Farmers should be helped to shift to organic agriculture, veteran activist says

Organic farming and vegetarianism on Xtra Sajf

Malta is only EU country to put more money in traditional pesticide use by farmers than organic farming methods
Malta is only EU country to put more money in traditional pesticide use by farmers than organic farming methods

Farmers should practice organic farming methods and EU funds disbursed by government must help promote this rather than the continued use of pesticides, a veteran activist said.

Mario Salerno, who founded the Malta Organic Agricultural Movement (MOAM) back in 1999, said Malta was the only EU country to spend more money on traditional pesticide use than organic agriculture methods.

“Between 2020 and 2027, the European Union will be allocating funds for the agriculture sector. If I had my way, we would create more financial incentives for producers to switch from conventional farming to organic farming,” Salerno said while speaking on TVM’s Xtra Sajf.

“Out of the 28 countries of the European Union, 27 gave more money to organic farming, while Malta was the only exception,” he insisted.

Salerno argued that there is a huge potential for the organic farming market in Malta, noting that there has been an increase in health consciousness and food quality awareness among consumers, which in turn has led to a greater demand for organic products. 

“Today you can see where the market is headed – there is an increase in interest and in demand, and with the increase in demand there is also an increase in the interest for one to supply that demand,” he said.  

Salerno said the organic style of farming is not necessarily opposed to the use of spraying, as some might think, but merely makes use of natural materials instead of synthetic chemicals.

“I can create alternatives out of nettles, for instance and use them as a solution against certain insects that attack tomatoes and which are proving to be a headache since they have even become resistant to synthetic chemicals,” he said.

Salerno closed off by expressing his hope for the future of organic farming in Malta, as he noted that contemporary EU laws offer far more incentives than in the days when he first founded his NGO.

Vegan blogger says vegetarianism best way to help natural environment

Darryl Grima, vegan blogger and presenter of TVM programme Mill-Għalqa, said that the best thing an individual can do to help the environment is to turn to a meat-free diet.

He argued that this helps to save tropical rainforests, as well as protect the Earth’s biodiversity. 

Grima hailed the benefits of a vegetarian and vegan diet, claiming that, at their core, these lifestyles are ultimately based on respect towards the world and oneself.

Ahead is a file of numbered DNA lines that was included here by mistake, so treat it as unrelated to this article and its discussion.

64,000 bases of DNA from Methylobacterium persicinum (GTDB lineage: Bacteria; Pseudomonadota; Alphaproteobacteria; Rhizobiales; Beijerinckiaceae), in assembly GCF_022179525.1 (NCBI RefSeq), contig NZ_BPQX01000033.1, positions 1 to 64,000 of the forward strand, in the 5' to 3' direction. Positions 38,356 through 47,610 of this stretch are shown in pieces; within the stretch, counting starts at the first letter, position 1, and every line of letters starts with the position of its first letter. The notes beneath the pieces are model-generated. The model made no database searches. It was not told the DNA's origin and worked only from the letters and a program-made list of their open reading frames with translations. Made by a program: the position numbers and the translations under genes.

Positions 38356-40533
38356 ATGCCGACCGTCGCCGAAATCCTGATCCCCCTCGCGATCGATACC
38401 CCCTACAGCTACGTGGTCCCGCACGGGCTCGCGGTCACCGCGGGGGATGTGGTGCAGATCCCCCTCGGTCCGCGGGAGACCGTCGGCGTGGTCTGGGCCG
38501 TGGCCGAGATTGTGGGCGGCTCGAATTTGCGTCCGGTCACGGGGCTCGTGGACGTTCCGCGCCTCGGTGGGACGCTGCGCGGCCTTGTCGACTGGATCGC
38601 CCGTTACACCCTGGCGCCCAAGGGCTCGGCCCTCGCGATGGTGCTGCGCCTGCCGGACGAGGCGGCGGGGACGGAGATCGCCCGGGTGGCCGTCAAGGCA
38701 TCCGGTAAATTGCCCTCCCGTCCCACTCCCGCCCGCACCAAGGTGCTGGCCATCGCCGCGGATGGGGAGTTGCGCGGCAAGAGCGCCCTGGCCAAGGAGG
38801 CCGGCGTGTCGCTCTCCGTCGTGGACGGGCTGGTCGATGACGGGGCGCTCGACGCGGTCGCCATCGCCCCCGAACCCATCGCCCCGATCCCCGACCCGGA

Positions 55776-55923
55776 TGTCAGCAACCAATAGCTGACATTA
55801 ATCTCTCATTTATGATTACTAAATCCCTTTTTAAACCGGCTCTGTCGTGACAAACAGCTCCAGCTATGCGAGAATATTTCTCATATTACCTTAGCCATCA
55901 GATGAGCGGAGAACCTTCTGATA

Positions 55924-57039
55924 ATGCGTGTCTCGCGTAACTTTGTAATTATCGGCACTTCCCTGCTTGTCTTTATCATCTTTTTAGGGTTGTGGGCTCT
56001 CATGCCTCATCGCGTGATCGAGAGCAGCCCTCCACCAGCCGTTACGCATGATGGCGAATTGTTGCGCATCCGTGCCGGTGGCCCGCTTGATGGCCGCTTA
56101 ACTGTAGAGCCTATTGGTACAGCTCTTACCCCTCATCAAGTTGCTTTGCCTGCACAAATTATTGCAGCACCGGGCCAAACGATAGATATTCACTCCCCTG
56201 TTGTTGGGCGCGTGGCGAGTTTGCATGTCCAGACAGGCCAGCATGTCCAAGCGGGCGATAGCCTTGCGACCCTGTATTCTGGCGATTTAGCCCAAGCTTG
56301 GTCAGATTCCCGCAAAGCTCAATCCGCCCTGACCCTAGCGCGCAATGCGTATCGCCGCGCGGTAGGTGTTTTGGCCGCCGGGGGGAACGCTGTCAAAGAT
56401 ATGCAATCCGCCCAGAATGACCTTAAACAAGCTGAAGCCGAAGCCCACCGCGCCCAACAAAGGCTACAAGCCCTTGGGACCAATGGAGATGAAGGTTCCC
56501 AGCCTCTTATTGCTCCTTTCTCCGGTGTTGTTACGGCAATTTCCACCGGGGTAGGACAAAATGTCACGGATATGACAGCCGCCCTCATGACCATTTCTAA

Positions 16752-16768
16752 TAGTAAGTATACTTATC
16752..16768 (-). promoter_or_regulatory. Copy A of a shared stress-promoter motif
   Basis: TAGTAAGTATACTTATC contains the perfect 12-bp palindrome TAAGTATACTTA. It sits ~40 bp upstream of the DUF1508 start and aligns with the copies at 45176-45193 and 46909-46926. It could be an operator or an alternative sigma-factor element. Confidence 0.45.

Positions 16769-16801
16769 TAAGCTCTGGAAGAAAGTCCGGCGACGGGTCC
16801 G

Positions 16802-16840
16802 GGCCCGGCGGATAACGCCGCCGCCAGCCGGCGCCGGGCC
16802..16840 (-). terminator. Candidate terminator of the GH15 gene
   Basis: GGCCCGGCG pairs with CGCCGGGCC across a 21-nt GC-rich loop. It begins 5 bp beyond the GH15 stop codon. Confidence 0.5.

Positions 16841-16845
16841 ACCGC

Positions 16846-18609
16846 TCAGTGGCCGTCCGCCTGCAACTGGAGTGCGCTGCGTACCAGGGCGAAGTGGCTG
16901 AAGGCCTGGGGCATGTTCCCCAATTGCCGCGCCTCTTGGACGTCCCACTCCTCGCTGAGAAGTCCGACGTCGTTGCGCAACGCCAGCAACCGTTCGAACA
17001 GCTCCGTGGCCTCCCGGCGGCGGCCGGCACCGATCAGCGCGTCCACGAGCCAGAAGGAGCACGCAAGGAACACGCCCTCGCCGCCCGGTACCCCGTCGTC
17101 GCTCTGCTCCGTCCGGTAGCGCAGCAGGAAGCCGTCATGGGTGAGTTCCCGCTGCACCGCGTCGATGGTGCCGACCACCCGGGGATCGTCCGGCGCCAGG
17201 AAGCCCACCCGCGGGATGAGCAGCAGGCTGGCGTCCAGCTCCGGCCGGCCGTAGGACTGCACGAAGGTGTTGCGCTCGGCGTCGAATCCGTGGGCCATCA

“Both vegetarianism and veganism are based on respect - respect towards animals, respect towards the environment, respect towards our biodiversity, and even respect for one’s own health, because when you choose plant-based diets, you are improving your health,” he said.

The blogger insisted that there has been a significant, international shift in mentality towards plant-based diets, especially in the post-Covid-19 days.

“What is happening now is that we’re trying to eliminate the distinction between vegan and vegetarian. Right now, there is a movement called reductionism, where we are uniting everyone within the same mission – reducing the consumption of animals, and reducing the human impact on the environment,” he said. 

Grima also argued that there are proven studies that show that a plant-based diet is more beneficial to humans, arguing that the data and information is there, even if people may not realise it. 

Questioned by Balzan as to what impact a country as small as Malta could possibly have on the environmental front, Grima stressed that one can never give up on the idea that every single person can make a difference. 

“If we start saying that a single person can’t make a difference, then we’ve lost the entire battle, not just here, but also on the environment, on waste, and on so much more”, he said.

Grima noted that a plant-based lifestyle has become easier than ever in this day and age, with the amount of meat and dairy substitutes that are on the market. He said that while the majority of vegans and vegetarians are individuals who are against the harming of animals, there is an increase in the number of people who turn to this lifestyle for the sake of the environment, or the betterment of their health. 

“Today we are seeing that the three pillars together– the environment, health, and animals – will move this movement forward”, he said.

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